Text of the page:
This is a critical piece of good hygiene. Remind your child to wash their hands before and after meals, after playing in the dirt or with pets, and after being in contact with a sick person to eliminate germs. Tell your child about the benefits of washing their hands with soap for a certain amount of time. For example, you can ask your child to sing the “Happy birthday” song twice. Hand sanitizers may be an alternative, but nothing beats soap and water.  

2.      Bathing

You’ve helped your child take a bath when they were still an infant. But when they are about five years old, they should be able to do this task by themselves. As you are supervising their bath time, be sure to teach them about the importance of washing their body parts such as their feet, groins, neck, armpits, and more.  You should also help them learn how to wash their hair without getting suds in their eyes. Make sure to explain what they need to do if suds do get in their eyes.



3.      Brushing Teeth and Oral Hygiene

Clean teeth and gums can prevent bad breaths, cavities, dental issues, and more. Kids can brush their own teeth by the time they turn three. However, you need to see if they are doing it properly and if they are brushing long enough. You can play a two-minute song when it’s time to brush their teeth.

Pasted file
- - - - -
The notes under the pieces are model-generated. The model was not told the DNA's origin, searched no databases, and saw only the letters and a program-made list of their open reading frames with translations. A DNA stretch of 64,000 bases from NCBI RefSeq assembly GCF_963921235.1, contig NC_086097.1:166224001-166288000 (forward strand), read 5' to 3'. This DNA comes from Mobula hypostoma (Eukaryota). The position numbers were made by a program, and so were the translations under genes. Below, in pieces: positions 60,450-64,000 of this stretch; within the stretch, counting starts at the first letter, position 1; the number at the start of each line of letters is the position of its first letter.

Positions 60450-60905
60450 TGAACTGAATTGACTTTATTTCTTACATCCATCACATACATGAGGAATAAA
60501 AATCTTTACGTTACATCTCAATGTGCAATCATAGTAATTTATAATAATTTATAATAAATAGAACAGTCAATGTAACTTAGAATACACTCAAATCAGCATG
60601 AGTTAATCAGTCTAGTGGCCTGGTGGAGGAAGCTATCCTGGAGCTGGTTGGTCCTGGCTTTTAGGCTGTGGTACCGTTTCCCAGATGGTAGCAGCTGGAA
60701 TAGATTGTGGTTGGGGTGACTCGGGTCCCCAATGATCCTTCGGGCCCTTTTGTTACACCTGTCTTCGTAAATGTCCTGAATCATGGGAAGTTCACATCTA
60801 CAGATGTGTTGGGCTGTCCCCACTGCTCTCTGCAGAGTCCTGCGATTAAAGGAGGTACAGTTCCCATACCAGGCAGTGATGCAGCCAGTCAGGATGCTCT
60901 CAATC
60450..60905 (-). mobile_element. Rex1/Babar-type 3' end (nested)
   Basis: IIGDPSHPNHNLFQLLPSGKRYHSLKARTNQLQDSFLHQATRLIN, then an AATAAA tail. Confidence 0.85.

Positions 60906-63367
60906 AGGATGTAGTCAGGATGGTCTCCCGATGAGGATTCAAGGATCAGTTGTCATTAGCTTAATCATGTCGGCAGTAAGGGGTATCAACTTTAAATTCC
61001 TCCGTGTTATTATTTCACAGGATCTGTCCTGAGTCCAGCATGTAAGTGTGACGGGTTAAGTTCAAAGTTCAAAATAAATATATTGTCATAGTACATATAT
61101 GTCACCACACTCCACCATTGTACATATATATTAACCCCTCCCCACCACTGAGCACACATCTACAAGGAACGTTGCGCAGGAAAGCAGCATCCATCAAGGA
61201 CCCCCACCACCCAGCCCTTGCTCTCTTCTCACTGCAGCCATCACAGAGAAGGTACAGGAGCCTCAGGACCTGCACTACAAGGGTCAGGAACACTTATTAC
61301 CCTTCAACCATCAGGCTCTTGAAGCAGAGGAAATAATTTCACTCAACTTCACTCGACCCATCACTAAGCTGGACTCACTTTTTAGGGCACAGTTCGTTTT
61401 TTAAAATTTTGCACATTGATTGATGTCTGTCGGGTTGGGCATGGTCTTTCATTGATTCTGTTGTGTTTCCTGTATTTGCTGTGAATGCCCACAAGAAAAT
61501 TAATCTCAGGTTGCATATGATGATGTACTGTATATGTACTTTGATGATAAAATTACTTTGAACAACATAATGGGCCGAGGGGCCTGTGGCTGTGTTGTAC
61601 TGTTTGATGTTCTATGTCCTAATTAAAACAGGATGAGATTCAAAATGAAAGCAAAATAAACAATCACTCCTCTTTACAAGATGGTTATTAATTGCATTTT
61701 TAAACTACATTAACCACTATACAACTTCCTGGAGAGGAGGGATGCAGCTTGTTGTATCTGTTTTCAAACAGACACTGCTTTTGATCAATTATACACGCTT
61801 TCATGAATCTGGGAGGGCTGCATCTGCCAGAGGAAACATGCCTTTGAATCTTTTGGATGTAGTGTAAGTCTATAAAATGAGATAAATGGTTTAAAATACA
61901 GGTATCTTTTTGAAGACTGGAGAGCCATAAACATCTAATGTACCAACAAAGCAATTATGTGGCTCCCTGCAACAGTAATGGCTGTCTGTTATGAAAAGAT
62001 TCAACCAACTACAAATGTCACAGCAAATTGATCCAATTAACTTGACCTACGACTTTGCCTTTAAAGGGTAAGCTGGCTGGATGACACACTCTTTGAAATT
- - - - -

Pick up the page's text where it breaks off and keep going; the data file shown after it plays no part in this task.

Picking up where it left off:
This way, your child will know how long they have to do this task and will get used to it over time. You may need to monitor your child’s oral hygiene, but they can handle this task better once they turn seven.

It is also recommended to help your child floss at least twice a day or after every meal. For older kids, encourage them to pack toothbrush kits in their bags so that they can brush their teeth at school. The Raising Children Network, an online resource for Australian parents and carers, suggested making regular dental appointments for your child to prevent dental issues from arising.

4.      Nail Hygiene

Did you know that fingernails can be a breeding ground of germs and can be transferred to your child’s eyes, nose, and mouth?  You can help your child care for their nails as they grow older by telling them to wash under their nails after each shower. You can use a nail brush to aid in nail hygiene. Each week, you can help them trim their nails after showering, as nails are softer and clip more easily. Once your child is seven-years-old, they should be ready to do this task alone.



How to Help Your Child Develop a Healthy Personal Hygiene Routine

Remind your child to take a shower, wash their hair, brush their teeth, and more. You can set these reminders on your child’s phone if they own one. Over time, they will learn how to do it by themselves. You can also put little signs in the bathroom or the kitchen to remind your child to wash their hands before eating.

It takes time to learn and instill new habits. For example, you can help your child learn a new habit at the beginning of the week, practicing it for about one to two weeks. Make this habit your priority before letting your child learn another one.  

Parents should instill the importance of having good hygiene when their children are still young. These habits will carry over once they become adults. Remind your kids to take care of themselves to eliminate germs and to make themselves more confident.